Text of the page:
By Michael Cockerill
1 August 2012 - Sydney Morning Herald
CANTERBURY clearly don't want Sydney Olympic at Belmore Sports Ground now that they've got what they wanted out of them. The Bulldogs are an NRL powerhouse with more than 20,000 members. Sydney Olympic no longer play at the national level, and have a membership base that has shrunk to 600 now they are playing in the part-time NSW Premier League. It's the law of the jungle out there.
But here's the rub. Sydney Olympic have a lease at Belmore until 2032. There are about 20,000 registered football players in the local electorate, Watson, of the federal MP Tony Burke, a Bulldogs fan who was the driving force behind the $8.7 million grant to upgrade the stadium, supposedly for the benefit of both clubs. It's no surprise it's the football club that's getting shafted. It usually happens whenever there is a co-tenancy with rugby league.
Ask Wollongong Wolves. Ask Newcastle Jets. Ask North Queensland Fury. Ask Central Coast Mariners. Surface issues. Training times. Ground markings. Signage. The list goes on. Rugby league clubs need football partners to justify government-funded upgrades, but as soon as they get the money any semblance of a partnership goes out the window.
But after decades of copping it on the chin, football is starting to stand up for itself. Look what happened with the Birchgrove Oval fiasco. Balmain District Football Club used their greatest strength - their playing numbers - to win a cross-code stoush with Leichhardt council. Sydney Olympic intend to do the same. They aren't going anywhere. And they aren't staying quiet as an unofficial alliance between the Bulldogs and a compliant Canterbury council tries to squeeze them out of Belmore.
Burke's apparent lack of impartiality in what's becoming a drawn-out dispute also warrants closer scrutiny. The minister has a lot more football voters in his electorate than rugby league ones. But that's a story for another time.
The story now is what's happening to Sydney Olympic. In mid-June, they were told they could no longer play there because of the condition of the ground . Theoretically, the Bulldogs were also told they couldn't train there, except on the perimeters, until the surface was repaired. The Bulldogs have been training with impunity there, and there are pictures and video to prove it. One of those pictures you can see here. They were taken between July 18 and 24. On July 17, Canterbury council general manager Jim Montague said in a letter to both clubs "no use of the field would be permitted until at least August 21". Somebody forgot to tell Des Hasler. Or he simply didn't care. The secret was out on July 18, when Kieran Loveridge was arrested at a Bulldogs training session by detectives after the high-profile murder of Thomas Kelly at Kings Cross.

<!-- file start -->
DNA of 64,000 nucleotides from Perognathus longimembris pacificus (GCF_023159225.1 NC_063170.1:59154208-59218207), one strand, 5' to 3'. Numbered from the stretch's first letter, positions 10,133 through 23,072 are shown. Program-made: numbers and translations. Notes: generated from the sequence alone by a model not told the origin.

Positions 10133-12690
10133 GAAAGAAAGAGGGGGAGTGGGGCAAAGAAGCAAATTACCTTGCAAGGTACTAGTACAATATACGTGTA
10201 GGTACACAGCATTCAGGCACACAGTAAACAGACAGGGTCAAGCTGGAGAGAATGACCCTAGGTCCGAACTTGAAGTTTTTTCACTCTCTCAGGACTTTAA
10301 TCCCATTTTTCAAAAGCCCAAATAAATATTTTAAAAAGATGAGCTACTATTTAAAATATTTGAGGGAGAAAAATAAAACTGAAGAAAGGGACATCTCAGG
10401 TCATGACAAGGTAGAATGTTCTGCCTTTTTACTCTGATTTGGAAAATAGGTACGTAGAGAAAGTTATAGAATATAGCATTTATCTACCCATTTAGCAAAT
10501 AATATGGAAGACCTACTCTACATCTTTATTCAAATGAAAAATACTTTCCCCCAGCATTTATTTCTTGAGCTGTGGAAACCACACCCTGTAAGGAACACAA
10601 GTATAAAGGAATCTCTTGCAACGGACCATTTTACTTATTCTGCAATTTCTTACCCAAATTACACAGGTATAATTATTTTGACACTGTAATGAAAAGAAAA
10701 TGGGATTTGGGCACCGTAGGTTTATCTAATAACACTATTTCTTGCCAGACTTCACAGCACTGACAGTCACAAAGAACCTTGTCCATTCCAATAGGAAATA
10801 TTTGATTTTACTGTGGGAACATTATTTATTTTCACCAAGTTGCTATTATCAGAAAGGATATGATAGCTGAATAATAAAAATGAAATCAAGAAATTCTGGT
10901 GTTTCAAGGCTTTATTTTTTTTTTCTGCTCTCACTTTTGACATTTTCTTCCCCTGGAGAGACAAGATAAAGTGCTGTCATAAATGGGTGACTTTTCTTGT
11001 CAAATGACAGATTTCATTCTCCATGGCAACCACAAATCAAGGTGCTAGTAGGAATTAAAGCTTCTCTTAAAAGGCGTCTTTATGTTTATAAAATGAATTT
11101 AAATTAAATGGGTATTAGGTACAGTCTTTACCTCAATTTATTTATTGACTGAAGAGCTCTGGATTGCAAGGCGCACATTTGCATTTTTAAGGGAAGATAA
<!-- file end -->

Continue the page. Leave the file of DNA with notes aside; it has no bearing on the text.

Last Tuesday, Sydney Olympic officials met Montague to see if they could return to Belmore for last weekend's NSWPL match against APIA Leichhardt. Montague said yes. The next day council officials told Sydney Olympic that as long as they shifted their youth leagues games on Saturday, everything would still be OK. On Thursday they were told the field would be marked and set up 24 hours before for the Sunday first-grade game. Despite the short notice, Sydney Olympic shifted their juniors to Hensley Athletic Field at a cost of $4000. On Friday, just before close of business, they were suddenly informed they couldn't play at home after all. They hurriedly had to shift their game to APIA's ground , Lambert Park. The change of venue came too late for many. Former Socceroos midfielder Peter Katholos was one of hundreds of fans who turned up at Belmore at kick-off time only to discover the shift.
That's the fifth NSWPL fixture in a row Sydney Olympic have had to move. It's cost them about $60,000 in lost signage, canteen and gate revenue. That's a decent whack out of an annual budget of about $300,000. Bulldogs football manager Alan Thompson denied they'd been flexing their muscles to shut out Olympic, telling the local newspaper yesterday: "I think it's a good decision [to close the ground at weekends] by the council." Thompson then claimed the Bulldogs trained only on the edges of the ground . Pictures don't lie.
Sydney Olympic president George Giannaros has had enough. "I keep hearing how Belmore is the spiritual ground of the Bulldogs, but eight years ago they abandoned the ground [to move to ANZ Stadium], and we've been there ever since, meeting all our obligations," he says.
"Since they've come back, everything's changed. We have no issue with rugby league, and plenty of our fans also support the Bulldogs. But we don't disrespect their game the way they've disrespected ours."